At MSDSonline, we have noticed a significant number of searches on our database for MSDS information related to Nalco products Corexit 9500 and Corexit 9527, the two dispersants being used in the oil spill cleanup effort.
As a public service, and in an effort to assist the EPA in making MSDS information about these two dispersants more accessible to oil spill workers and the general public, here are links to the MSDSs.
According to the Deepwater Horizon Response Unified Command’s website, as of June 14, 2010, over 1,262,000 gallons of dispersants have been used as part of BP’s oil spill cleanup efforts. You can learn more about the dispersants, and their effects, on the EPA’s website, including information about:
- Dispersant Application
- Monitoring and assessment of dispersants used in the BP spill response
- EPA’s list of authorized dispersants (NCP Product Schedule)
- Dispersant effects
- Surface use of dispersants
- Underwater use of dispersants
- General Information about dispersants
If you are working with dispersants as part of the cleanup effort, the Center for Disease Control (CDC) and National Institute for Occupational Safety and Health (NIOSH) have the following recommendations:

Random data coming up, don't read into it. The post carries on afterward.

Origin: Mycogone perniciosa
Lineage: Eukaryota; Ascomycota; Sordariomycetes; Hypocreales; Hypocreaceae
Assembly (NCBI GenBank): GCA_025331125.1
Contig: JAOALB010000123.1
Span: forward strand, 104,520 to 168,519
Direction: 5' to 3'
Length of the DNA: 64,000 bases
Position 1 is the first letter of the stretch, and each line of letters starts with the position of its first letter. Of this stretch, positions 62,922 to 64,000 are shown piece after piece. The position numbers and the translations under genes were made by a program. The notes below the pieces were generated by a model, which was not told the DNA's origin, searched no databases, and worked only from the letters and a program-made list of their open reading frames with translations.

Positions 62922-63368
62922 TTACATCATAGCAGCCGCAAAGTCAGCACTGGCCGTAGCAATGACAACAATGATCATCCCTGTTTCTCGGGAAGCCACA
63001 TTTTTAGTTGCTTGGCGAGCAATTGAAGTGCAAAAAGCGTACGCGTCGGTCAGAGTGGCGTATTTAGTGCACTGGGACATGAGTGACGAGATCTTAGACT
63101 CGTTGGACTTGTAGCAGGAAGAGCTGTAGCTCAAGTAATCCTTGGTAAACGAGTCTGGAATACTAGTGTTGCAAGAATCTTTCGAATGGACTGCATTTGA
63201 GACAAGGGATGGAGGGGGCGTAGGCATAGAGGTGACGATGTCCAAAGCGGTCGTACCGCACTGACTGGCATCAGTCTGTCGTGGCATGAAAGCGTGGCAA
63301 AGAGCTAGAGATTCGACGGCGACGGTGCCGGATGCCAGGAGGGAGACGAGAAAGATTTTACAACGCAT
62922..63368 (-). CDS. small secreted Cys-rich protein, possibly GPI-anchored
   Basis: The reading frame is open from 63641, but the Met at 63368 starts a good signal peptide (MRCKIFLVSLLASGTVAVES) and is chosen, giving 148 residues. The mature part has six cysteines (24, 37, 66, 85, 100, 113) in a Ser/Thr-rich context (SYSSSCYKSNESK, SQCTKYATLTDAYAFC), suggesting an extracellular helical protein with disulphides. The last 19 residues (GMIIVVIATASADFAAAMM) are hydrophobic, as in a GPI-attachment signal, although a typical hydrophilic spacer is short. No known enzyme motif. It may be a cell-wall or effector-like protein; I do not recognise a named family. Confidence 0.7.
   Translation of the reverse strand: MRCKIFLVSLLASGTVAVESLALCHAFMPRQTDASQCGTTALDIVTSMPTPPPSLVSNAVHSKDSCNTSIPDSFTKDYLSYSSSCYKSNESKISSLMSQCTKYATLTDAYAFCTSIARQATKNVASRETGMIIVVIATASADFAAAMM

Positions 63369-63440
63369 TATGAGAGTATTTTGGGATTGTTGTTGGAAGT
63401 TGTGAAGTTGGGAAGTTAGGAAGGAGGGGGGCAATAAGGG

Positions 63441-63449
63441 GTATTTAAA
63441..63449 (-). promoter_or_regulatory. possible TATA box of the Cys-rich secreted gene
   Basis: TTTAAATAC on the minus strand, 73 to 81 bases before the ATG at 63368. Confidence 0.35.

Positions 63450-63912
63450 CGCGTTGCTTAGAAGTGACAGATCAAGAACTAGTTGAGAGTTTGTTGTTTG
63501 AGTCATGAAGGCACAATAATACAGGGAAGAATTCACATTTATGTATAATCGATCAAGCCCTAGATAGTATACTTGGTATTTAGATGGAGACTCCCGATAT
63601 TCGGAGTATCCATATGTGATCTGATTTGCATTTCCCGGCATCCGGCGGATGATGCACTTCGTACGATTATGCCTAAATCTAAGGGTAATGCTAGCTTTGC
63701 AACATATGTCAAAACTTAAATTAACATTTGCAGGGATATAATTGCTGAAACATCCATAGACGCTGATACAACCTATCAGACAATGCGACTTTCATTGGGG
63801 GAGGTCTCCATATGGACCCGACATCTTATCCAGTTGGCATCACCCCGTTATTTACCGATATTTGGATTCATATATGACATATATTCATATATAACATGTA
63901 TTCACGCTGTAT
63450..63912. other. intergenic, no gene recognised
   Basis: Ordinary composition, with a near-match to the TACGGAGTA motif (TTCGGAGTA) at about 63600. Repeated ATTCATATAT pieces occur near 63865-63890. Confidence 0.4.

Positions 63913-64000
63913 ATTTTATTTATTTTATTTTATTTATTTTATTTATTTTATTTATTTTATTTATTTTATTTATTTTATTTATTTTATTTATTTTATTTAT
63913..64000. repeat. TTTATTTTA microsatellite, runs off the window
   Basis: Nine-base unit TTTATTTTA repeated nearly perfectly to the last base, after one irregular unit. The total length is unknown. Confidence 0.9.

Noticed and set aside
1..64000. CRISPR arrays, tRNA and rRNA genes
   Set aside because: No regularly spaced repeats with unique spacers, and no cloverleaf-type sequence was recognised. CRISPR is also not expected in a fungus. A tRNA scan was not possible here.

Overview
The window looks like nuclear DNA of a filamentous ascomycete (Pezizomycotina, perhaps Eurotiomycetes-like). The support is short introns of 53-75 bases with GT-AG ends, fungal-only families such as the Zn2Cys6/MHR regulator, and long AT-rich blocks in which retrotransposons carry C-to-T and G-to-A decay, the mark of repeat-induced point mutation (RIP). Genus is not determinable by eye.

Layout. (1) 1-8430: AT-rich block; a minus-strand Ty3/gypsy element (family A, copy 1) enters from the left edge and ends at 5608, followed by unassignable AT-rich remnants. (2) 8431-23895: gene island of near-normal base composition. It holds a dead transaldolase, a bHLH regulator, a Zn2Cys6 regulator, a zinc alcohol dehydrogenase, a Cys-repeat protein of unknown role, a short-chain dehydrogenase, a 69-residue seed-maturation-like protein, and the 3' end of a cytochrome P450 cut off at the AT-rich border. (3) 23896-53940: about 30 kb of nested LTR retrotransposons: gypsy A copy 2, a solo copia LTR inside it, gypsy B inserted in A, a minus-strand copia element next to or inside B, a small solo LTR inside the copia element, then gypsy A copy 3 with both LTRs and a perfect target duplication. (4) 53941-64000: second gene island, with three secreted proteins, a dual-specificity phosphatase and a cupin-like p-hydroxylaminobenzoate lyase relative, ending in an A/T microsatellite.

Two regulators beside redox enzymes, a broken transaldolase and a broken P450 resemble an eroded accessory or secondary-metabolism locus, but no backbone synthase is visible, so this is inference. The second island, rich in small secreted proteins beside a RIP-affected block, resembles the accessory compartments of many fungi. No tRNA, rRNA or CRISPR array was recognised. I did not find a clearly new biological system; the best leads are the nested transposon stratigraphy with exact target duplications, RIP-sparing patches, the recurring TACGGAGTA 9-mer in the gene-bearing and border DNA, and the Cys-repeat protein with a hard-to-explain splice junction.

- Mix and load dispersants in well ventilated areas.
- Use automated spraying systems to apply dispersants when available.
- Remain upwind of the mists that are generated if spray systems are manned.
- Wear nitrile gloves during mixing, loading, or spraying of dispersants to prevent skin irritation.
- Wear protective eyewear when mixing, loading, or spraying dispersants.
- Wash hands and any other body parts exposed to dispersants thoroughly with soap and water.
- If personal air monitoring indicates the above steps are not effective at reducing exposures below applicable OELs, then respiratory protection would be needed.
Read the CDC’s Reducing Occupational Exposures while Working with Dispersants During the Gulf Oil Spill Response for more details.
OSHA also has a page dedicated to oil spill workers and their safety. On it you’ll find information on specific hazards faced by workers, contact information for local officials and the latest news on the cleanup effort.
Anyone with questions about any of the chemicals used in the cleanup effort is encouraged to search our MSDS database.